This week, we’re looking at a vocal Renaissance piece composed by Bartolino da Padova. Very little is known about the composer – we aren’t even sure where he was born.
This piece is from one of his madrigals. This was another of the kinds of secular music of the period. Madrigals were performed with two to eight voices and no instruments. Italy was essentially the home of the madrigal, though English and German composers also experimented with the style.
Vocal music of this period was quite different than we hear in choirs today. They wanted singing to sound like talking, so it didn’t have the more poetic meter we’re used to – where lines have alternating amounts of syllables to make it smooth and even. It would be similar to the difference between a free meter poem and a sonnet. For example, here is a short free meter poem (Samson Agonistes by Milton):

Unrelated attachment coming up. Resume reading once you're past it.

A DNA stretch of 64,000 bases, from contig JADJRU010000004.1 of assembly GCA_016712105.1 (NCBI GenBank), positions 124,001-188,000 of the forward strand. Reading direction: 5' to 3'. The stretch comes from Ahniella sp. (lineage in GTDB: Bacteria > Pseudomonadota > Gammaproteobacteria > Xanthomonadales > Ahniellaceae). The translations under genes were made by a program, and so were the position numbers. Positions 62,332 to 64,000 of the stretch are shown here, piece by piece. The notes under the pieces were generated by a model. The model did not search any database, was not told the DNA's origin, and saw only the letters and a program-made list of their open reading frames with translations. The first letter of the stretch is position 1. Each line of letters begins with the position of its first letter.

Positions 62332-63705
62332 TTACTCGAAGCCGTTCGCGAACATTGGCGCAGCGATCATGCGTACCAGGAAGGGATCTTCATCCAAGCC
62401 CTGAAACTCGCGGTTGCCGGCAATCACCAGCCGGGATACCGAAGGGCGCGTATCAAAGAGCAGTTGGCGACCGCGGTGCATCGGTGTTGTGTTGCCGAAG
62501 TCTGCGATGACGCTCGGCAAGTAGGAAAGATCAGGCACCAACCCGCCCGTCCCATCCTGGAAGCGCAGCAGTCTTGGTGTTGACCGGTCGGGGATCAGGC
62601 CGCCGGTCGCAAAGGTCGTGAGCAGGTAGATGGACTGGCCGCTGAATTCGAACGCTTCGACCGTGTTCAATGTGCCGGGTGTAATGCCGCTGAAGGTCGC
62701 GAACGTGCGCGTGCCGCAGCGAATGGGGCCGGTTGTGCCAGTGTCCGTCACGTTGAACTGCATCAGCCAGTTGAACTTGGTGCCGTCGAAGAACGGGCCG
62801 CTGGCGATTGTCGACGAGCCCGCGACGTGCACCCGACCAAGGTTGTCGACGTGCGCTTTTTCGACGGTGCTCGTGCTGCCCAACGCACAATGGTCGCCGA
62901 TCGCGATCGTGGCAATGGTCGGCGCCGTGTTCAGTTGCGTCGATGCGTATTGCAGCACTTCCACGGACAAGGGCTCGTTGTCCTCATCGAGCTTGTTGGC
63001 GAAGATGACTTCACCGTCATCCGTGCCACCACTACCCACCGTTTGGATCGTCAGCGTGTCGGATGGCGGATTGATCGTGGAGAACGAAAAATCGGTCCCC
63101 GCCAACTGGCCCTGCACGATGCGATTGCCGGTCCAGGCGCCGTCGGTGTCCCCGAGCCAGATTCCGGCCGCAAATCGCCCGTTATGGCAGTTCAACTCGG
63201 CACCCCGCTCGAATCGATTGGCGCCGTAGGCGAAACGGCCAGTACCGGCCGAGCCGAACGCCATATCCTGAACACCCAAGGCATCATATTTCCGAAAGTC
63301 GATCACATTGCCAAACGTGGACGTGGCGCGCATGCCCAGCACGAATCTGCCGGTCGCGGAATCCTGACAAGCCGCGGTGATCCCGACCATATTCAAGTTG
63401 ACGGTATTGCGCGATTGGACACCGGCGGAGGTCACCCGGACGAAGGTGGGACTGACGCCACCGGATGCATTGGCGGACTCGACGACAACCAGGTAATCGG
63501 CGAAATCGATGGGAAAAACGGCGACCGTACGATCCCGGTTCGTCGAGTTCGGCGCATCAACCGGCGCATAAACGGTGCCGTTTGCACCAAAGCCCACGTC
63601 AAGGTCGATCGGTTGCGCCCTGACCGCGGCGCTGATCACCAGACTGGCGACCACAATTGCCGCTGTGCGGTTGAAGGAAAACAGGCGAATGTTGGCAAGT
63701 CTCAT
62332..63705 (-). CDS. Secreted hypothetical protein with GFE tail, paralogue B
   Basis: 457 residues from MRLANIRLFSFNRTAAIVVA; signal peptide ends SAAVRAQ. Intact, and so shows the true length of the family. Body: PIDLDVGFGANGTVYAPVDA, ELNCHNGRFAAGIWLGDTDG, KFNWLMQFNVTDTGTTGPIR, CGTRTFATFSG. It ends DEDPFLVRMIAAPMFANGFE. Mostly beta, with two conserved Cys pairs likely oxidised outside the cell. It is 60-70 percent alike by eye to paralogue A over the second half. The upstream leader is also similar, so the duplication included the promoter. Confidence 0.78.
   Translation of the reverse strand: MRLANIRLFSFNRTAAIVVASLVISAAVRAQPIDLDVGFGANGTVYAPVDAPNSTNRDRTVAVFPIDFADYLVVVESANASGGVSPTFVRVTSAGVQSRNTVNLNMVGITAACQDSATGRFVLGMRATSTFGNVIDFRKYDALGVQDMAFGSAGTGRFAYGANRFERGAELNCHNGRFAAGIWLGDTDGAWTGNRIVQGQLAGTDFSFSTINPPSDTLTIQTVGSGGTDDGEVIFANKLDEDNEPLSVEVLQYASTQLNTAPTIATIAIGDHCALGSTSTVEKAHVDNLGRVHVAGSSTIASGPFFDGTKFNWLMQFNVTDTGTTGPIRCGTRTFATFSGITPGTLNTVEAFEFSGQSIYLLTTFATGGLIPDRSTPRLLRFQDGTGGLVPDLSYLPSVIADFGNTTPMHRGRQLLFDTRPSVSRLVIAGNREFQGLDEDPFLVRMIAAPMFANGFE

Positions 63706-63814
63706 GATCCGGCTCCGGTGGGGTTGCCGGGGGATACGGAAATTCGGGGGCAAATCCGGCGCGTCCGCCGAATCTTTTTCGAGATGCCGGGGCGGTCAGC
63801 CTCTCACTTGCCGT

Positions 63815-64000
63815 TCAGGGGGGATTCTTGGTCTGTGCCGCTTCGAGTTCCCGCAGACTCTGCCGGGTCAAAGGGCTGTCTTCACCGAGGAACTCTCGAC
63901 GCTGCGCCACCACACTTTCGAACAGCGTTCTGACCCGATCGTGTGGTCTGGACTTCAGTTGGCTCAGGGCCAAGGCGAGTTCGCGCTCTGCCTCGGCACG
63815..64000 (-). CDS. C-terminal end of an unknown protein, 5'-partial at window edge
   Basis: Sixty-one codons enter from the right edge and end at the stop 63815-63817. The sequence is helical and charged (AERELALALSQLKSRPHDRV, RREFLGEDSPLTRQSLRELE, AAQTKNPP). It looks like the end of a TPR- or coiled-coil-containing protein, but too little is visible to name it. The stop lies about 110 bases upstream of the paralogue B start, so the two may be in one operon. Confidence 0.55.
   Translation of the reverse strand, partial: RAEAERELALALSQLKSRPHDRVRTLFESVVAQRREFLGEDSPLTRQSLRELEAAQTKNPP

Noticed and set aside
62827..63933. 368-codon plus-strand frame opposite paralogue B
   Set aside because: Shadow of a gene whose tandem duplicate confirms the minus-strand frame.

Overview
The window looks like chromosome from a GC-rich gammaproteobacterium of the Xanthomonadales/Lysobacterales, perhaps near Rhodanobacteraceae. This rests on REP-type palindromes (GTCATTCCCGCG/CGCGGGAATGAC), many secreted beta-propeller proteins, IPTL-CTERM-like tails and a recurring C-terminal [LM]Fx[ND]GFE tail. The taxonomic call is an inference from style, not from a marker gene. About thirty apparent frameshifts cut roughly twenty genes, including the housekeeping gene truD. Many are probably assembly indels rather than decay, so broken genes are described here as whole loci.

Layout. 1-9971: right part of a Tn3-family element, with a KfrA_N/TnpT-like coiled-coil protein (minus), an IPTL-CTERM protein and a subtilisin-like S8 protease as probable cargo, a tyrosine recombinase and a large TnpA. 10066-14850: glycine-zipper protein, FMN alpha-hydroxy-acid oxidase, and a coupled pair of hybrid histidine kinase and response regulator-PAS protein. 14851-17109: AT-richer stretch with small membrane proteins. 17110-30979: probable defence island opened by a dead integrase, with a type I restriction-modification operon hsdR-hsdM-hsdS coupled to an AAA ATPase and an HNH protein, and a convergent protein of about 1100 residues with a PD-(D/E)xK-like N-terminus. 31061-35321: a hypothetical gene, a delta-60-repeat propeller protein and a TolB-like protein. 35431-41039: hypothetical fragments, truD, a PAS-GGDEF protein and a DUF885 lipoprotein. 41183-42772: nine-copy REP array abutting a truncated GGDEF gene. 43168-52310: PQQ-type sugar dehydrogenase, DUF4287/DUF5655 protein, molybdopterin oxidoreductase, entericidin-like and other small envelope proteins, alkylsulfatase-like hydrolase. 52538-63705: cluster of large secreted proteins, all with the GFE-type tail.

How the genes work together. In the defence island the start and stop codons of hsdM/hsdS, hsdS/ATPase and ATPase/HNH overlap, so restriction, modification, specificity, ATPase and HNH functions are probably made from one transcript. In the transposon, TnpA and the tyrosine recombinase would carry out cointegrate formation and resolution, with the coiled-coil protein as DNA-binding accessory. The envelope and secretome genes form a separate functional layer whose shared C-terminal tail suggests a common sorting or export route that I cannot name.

But patience is more oft the exercise
Of Saints, the trial of their fortitude,
Making them each his own Deliver,
And Victor over all
That tyranny or fortune can inflict.
Here is a poem with a strict meter (God’s Grandeur by Gerard Manley Hopkins):
The world is charged with the grandeur of God.
It will flame out, like shining from shook foil;
It gathers to a greatness, like the ooze of oil
Crushed. Why do men then now not reck his rod?
Generations have trod, have trod, have trod;
And all is seared with trade; bleared, smeared with toil;
And wears man’s smudge and shares man’s smell: the soil
Is bare now, nor can foot feel, being shod.
And for all this, nature is never spent;
There lives the dearest freshness deep down things;
And though the last lights off the black West went
Oh, morning, at the brown brink eastward, springs —
Because the Holy Ghost over the bent
World broods with warm breast and with ah! bright wings.